Prescription drugs – The new overdose epidemic

Written by Mikaela Ortolan

Experts warn the number of accidental deaths due to drug overdose in Australia continues to increase rapidly.

A report conducted by Penington Institute revealed that more than 2,000 people die of overdoses each year.

CEO of Penington Institute, John Ryan, says “overdose deaths are growing rapidly. This is a problem that needs to be taken seriously, today.”

The most recent data collected revealed that in 2015 there was a total of 2,023 drug-related deaths in Australia. This figure shows a 64 per cent increase in drug-related deaths compared to 2001.

“The data illustrates that the real front line in Australia’s overdose crisis is often the household medical cabinet,” says Mr Ryan.


(Graph courtesy of Australia’s Annual Overdose Report 2017)


Of these drug related deaths, more than half were due to accidental overdoses. 1,489 people lost their lives in 2015 as a result of mistaking prescribed medication. This figure has steadily increased over the last 15 years and experts are concerned it will continue to rise.

The main cause of accidental overdoses is pain relief medication known as opioids. Oxycodone, morphine, or codeine, which can all be purchased over-the-counter – are the most common drugs responsible for these deaths.

Mr Ryan says these household medications are ‘often taken without any awareness of the potential overdose risk that they pose.’


(Graph courtesy of Australia’s Annual Overdose Report 2017)


Marilyn Smith was unaware that she had become addicted to a painkiller in 2015.

“I was prescribed Oxycontin to treat severe neck and back pain and started to rely on the drug to relieve pain,” she says.

Doctors had warned Marilyn to take Oxycontin for no more than 5 consecutive days. However, the medication worked so well that she began taking it whenever she experienced back and neck pain.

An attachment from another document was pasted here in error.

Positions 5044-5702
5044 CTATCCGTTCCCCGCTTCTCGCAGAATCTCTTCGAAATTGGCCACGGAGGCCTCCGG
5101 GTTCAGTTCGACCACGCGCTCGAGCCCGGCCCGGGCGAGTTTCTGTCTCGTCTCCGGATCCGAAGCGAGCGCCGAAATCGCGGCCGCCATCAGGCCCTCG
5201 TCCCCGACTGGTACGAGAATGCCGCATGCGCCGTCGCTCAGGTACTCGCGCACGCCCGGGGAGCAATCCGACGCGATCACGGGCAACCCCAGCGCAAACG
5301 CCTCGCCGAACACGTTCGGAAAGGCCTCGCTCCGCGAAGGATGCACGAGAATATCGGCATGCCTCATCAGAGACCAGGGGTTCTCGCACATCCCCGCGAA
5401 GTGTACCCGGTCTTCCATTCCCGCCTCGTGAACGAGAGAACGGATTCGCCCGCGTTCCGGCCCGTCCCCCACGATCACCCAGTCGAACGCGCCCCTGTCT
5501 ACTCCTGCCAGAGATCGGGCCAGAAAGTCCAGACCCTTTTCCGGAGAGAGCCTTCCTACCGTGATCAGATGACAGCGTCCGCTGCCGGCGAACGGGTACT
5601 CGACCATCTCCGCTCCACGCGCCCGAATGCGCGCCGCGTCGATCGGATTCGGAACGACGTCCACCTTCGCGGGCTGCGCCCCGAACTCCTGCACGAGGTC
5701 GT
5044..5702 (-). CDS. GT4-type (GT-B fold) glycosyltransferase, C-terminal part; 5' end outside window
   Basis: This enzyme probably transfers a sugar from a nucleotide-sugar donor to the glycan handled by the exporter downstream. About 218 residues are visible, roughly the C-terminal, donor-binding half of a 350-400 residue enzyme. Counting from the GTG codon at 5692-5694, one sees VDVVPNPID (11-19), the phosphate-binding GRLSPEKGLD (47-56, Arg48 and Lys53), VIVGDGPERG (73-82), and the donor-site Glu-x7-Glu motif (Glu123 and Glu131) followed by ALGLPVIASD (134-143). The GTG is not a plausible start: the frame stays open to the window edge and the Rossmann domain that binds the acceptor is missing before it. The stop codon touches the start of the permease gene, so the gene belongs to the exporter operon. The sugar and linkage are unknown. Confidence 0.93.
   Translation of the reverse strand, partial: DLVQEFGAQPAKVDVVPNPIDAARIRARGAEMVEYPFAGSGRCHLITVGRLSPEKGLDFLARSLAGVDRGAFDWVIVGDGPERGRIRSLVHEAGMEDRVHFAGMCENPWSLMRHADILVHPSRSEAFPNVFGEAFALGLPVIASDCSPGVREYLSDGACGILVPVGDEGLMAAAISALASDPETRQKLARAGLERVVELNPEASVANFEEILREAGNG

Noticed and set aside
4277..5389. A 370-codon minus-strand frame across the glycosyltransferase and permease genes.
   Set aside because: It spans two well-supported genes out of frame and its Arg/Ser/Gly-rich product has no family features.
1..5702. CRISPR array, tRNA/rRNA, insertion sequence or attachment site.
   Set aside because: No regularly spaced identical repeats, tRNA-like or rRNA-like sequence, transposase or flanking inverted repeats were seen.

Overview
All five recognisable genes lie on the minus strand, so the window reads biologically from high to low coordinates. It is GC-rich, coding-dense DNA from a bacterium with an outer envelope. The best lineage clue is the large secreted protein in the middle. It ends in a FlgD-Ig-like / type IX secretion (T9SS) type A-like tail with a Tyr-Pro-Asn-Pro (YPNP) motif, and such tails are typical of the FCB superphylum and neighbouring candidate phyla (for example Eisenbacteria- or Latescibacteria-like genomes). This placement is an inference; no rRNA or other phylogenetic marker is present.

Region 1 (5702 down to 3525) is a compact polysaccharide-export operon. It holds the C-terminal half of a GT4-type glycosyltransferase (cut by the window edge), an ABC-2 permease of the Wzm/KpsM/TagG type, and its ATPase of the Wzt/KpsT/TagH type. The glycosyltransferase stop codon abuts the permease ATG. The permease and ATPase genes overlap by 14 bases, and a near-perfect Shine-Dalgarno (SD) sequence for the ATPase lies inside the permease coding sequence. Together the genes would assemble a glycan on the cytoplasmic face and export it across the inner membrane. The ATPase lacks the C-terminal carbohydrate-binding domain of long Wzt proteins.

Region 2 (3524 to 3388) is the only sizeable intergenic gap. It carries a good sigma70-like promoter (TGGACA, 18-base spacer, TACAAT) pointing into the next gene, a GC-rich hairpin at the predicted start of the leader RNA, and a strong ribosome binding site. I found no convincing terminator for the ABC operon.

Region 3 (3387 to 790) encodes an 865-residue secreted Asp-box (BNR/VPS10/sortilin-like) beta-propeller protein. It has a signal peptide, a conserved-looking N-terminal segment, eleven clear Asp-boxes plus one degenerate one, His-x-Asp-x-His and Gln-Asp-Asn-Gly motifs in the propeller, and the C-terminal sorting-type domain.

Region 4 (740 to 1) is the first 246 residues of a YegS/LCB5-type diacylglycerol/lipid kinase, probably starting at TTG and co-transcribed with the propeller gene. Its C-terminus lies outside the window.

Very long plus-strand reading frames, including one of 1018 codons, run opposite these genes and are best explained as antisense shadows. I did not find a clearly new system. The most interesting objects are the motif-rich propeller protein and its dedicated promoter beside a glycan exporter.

“When my script ran out, I thought I would be alright to go back to taking something not as strong, like Panadol,” she says.

Oxycontin is a slow release medication, so when Marilyn stopped taking the drug altogether, she began experiencing severe withdrawal symptoms.

She says her body went into shock and she began experiencing body sweats, trembling, severe headaches and vomiting.

“My body was craving the drug,” she says.

Marilyn spent three months in hospital being treated for addicted.

She was put on more medication to control the side affects and the dosage was slowly lowered every few days before she was able to be completely drug free.

Marilyn believes if she hadn’t of stopped taking the medication and became aware of her addiction she may have overdosed.

“I was already taking more [medication] than I probably should have been because of how affective they were. My pain stopped when I took them so of course I would have kept taking them,” she says.

Alarming statistics from the 2017 report reveals that twice as many people lose their lives as a result of accidental overdose as they do in a car accident each ear.

Experts are saying more needs to be done to prevent these incidents.


(Graph courtesy of Australia’s Annual Overdose Report 2017)


“We need better community education for people who are experimenting with drug use before they become addicted,” says Mr Ryan.

“Governments can’t solve this problem on their own – responsibility needs to be shared between the community and government.”

In addition to education, Mr Ryan believes an important aspect of lowering these statistics is to change the stigma around drug use.

“The stigma in relation to drug use and drug addiction is one of the great barriers for people who are experiencing problems, whether they are family member or individuals with drug problems,” he said.

The data collected from the 2017 report is ongoing as investigations and coroner’s reports can take several years to finalise. As a result, the 2,023 drug related deaths that have already been recorded for 2015, is expected to rise.


(Feature photo: Mikaela Ortolan)

About the author

Mikaela Ortolan